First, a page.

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Tech titans curb hiring in a ‘challenging macro environment’

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Amazon ramped up hiring to handle soaring online shopping demand during the pandemic only to find itself overstaffed as inflation tightens consumer budgets.
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From e-commerce colossus Amazon to social networking star Facebook, US tech firms that once grew with abandon have reined in hiring to endure tumultuous times.

Internet giants that saw business boom during the pandemic have taken a hit from inflation, war, supply-line trouble and people returning to pre-Covid lifestyles.

Corporate belt-tightening was a common theme as big tech firms reported earnings from the first three months of this year.

Facebook parent Meta told analysts that hiring goals were being adjusted as it continued to look to a bright future.

“We regularly re-evaluate our talent pipeline according to our business needs, and in light of the expense guidance given for this earnings period, we are slowing its growth accordingly,” a Meta spokesperson told AFP.

“However, we will continue to grow our workforce to ensure we focus on long-term impact.”

Seattle-based Amazon,  the second largest employer in the United States, revealed that its ranks are overly plump after ending last year with more than twice as many workers as it had in 2019.

As the spread of the Omicron variant of Covid-19 slowed during the first quarter of this year and workers returned from time off, Amazon “quickly went from being understaffed to overstaffed,” chief financial officer Brian Olsavsky told analysts.

Twitter confirmed that it has flat-out suspended hiring, and even showed a few senior executives the exit, as it faces a takeover by Elon Musk, the richest person on the planet.

Musk sent mixed messages Friday about his proposed Twitter acquisition.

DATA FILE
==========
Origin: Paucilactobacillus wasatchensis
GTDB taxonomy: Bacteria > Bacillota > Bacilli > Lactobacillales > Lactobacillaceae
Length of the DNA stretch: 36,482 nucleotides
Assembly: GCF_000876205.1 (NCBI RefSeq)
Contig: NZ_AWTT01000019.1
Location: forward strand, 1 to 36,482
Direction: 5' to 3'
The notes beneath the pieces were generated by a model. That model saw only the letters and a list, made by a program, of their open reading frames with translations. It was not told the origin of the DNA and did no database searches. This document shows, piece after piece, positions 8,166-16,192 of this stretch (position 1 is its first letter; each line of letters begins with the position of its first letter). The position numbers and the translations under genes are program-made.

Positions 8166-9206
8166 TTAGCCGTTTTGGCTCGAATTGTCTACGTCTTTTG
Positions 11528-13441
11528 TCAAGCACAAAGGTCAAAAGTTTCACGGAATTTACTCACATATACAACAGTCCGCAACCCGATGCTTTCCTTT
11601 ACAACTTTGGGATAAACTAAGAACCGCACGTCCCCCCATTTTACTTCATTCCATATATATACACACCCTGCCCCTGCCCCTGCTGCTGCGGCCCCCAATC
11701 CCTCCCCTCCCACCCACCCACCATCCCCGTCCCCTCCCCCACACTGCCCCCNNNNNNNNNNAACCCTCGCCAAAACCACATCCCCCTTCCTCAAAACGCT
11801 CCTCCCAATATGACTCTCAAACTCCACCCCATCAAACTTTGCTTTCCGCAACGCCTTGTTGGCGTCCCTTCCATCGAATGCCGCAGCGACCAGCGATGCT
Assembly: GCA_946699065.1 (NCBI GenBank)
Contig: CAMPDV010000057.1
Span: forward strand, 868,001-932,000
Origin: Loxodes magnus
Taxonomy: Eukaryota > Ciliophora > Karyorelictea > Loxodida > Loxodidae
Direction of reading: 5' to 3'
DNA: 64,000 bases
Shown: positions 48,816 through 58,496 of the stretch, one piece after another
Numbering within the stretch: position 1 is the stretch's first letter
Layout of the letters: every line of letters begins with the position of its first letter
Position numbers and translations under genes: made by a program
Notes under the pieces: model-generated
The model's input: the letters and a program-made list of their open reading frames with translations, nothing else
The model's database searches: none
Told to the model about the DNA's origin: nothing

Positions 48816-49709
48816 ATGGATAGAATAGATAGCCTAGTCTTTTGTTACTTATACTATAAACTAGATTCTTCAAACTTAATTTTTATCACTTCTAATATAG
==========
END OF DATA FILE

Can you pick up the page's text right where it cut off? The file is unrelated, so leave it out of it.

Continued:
In an early-morning tweet, Musk said the $44 billion takeover was “temporarily on hold,” pending questions over the social media company’s estimates of the number of fake accounts or “bots.”

Two hours later, the unpredictable Tesla chief executive tweeted that he was “still committed to acquisition.”

“Our industry is in a very challenging macro environment — right now,” Twitter chief executive Parag Agrawal said Friday in a tweet.

“I won’t use the deal as an excuse to avoid making important decisions for the health of the company, nor will any leader at Twitter.”

At ride-share pioneer Uber, CEO Dara Khosrowshahi said they will “treat hiring as a privilege,” according to an email to employees seen by CNBC.

While big tech players have steered clear of budget-driven layoffs, such is not the case for stock trading platform Robinhood or Cameo, an app that sells custom video messages from celebrities.

Robinhood said in April that it will cut nearly 350 positions, about 9 percent of its workforce. Cameo terminated the contracts of 80 employees recently, according to news website The Information.

– Reasons behind the cuts –

Reasons for hiring curbs, freezes or cuts vary.

Meta, for example, put some blame on a tweak Apple made to software running its popular mobile devices that stymies the gathering of user data to target ads more effectively.

Uber, meanwhile, reported it was hit with a big loss in the first three months of the year, despite a rebound in its ride-share business.

The loss was due almost entirely to revaluation of its stakes in Grab and Didi in Asia and US-based autonomous driving firm Aurora, the earnings report said.

A common factor for many internet firms, though, was that brisk hiring done while demand was spiking during the pandemic has led to overweight staffing in leaner times.

“Many tech companies have been fulfilling this demand with notable growth in digital services, and as such, recruited and grew their business notably during the past two years,” said Terry Kramer, an assistant professor at the UCLA business school.

“A reasonable part of what we’re seeing now I believe is the normal maturity of technology adoption – where companies can’t/don’t need to continue growing at the same rate.”

Another factor weighing heavily is inflation, which has driven up costs overall and tightened consumer budgets.

The US central bank has been steadily raising interest rates this year, making it more expensive for companies to borrow money.

On Wall Street, an S&P 500 index comprising tech sector stocks has fallen more than 22 percent since the start of the year, and the tech-heavy Nasdaq is down slightly more overall.

Wedbush analyst Daniel Ives advised investors not to fear a recurrence of the epic Dot-com crash of the late 1990s.

“This is not a Dot-com Bubble 2.0,” Ives said in a note to investors.

“It’s a massive overcorrection in a higher rate environment that will cause a bifurcated tech tape, with clear haves and have-nots.”

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Families of overdose victims demand action from social media platforms

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Protesters march in front of Snapchat headquarters in Santa Monica, California on June 13, 2022 demanding social media companies to block the sale of drugs on their platforms
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Families of teens who died after overdosing on drugs they bought through Snapchat and other social media platforms called Monday for tech firms to do more to address the problem.